6. A hinged lid on the chest’s top till. Again, I probably won’t do this, but it is a fairly common feature on old chests.

7. Some veneering on the top edge of the case. Some chests have this feature. I might do this, again, because I have a lot of thin mahogany stacked up in the shop.

Tomorrow: A 1936 article on tool chests.

— Christopher Schwarz

About Lost Art Press

Publisher of woodworking books and videos specializing in hand tool techniques.
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27 Responses to Dovetails on Dovetails on Iron?

  1. dan degennaro says:

    Since you have now created a treasure chest, I suggest a family crest inlaid on the top, or perhaps your business logo in ebony.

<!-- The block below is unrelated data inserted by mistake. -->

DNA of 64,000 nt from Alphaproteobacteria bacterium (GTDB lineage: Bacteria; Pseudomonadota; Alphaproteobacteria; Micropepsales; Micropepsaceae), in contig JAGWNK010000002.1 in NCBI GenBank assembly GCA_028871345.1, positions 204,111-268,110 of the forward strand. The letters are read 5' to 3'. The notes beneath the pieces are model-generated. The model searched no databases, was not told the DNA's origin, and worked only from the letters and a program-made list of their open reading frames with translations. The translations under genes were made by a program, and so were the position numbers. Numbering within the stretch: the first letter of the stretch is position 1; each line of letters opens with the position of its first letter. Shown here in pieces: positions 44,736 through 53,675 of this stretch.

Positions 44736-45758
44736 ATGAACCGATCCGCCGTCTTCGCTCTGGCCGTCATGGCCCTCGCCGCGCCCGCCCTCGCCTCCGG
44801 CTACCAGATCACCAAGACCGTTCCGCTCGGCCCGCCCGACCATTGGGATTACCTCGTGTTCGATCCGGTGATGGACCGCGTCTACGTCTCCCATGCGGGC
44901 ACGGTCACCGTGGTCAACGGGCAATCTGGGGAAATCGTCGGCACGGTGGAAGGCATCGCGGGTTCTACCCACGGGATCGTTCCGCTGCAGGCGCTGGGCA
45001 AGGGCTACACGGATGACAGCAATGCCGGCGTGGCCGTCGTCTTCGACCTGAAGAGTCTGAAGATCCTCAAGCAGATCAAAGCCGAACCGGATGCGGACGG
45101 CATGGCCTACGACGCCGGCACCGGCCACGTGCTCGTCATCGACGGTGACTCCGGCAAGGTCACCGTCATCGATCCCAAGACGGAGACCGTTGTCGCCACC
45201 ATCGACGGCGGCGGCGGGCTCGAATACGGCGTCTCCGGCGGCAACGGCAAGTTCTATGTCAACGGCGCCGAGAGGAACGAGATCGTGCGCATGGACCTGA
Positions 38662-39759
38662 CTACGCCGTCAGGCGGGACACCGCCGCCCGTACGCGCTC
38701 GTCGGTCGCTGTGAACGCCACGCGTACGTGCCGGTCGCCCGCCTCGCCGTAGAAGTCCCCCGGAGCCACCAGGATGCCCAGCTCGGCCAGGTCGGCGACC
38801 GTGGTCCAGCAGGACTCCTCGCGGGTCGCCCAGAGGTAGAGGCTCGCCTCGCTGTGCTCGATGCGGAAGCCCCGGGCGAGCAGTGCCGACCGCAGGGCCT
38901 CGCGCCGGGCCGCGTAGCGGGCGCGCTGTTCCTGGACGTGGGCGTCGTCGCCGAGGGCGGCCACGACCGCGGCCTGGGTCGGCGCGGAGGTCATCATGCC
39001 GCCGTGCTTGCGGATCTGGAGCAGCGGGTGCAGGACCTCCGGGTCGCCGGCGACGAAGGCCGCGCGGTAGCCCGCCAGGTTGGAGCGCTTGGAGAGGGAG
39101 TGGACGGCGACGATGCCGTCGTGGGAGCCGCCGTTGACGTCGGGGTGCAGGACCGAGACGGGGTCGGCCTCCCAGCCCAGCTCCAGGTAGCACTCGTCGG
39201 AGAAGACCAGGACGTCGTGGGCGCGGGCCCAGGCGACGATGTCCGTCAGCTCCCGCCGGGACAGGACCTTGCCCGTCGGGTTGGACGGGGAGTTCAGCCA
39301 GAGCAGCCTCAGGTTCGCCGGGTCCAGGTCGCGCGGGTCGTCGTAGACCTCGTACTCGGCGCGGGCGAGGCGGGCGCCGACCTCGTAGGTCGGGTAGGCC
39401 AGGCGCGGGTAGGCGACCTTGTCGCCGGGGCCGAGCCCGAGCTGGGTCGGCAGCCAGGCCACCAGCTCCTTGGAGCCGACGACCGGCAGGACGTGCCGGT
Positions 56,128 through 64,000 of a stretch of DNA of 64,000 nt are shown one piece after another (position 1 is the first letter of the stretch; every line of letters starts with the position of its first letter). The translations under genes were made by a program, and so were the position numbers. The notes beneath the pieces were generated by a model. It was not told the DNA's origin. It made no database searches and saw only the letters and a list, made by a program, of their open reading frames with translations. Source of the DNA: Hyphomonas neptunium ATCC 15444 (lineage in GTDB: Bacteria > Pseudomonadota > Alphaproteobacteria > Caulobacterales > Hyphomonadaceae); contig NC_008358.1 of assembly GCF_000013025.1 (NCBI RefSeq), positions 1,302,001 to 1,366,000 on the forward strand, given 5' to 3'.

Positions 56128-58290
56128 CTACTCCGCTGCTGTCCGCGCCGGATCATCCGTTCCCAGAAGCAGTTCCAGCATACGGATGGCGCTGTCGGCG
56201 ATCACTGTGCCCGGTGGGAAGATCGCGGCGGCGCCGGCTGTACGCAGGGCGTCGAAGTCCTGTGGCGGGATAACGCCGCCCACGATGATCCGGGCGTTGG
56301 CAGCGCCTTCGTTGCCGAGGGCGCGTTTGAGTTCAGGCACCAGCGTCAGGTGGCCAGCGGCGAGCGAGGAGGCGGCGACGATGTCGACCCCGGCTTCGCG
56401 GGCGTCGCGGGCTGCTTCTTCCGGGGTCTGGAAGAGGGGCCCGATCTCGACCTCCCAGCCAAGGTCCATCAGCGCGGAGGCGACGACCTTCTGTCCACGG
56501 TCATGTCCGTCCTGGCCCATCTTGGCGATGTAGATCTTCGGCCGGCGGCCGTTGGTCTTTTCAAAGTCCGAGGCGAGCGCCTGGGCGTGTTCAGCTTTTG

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  2. Rob P says:

    Which species is that? Pine?

    Thanks

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  3. James says:

    You’re a wealth of contradiction, Chris…

    “Build benches out of affordable, humble woods!” (Mine is made from cherry…)

    “Own as few tools as possible…” (But I’m building another bench…)

    “Treat your tools with respect!” (Where’s my hammer? Let’s go to the loading dock…)

    “Tool chests do not need to be fancy. It’s a box for your stuff, so, like your bench, just use something affordable, and don’t get fancy.” (I’m veneering some of mine and using mahogany…)

    “Disobey Me!” (Or not. Wait… Do whatever, you’re going to anyway…)

    [/good-natured heckling]

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  4. Hey Chris,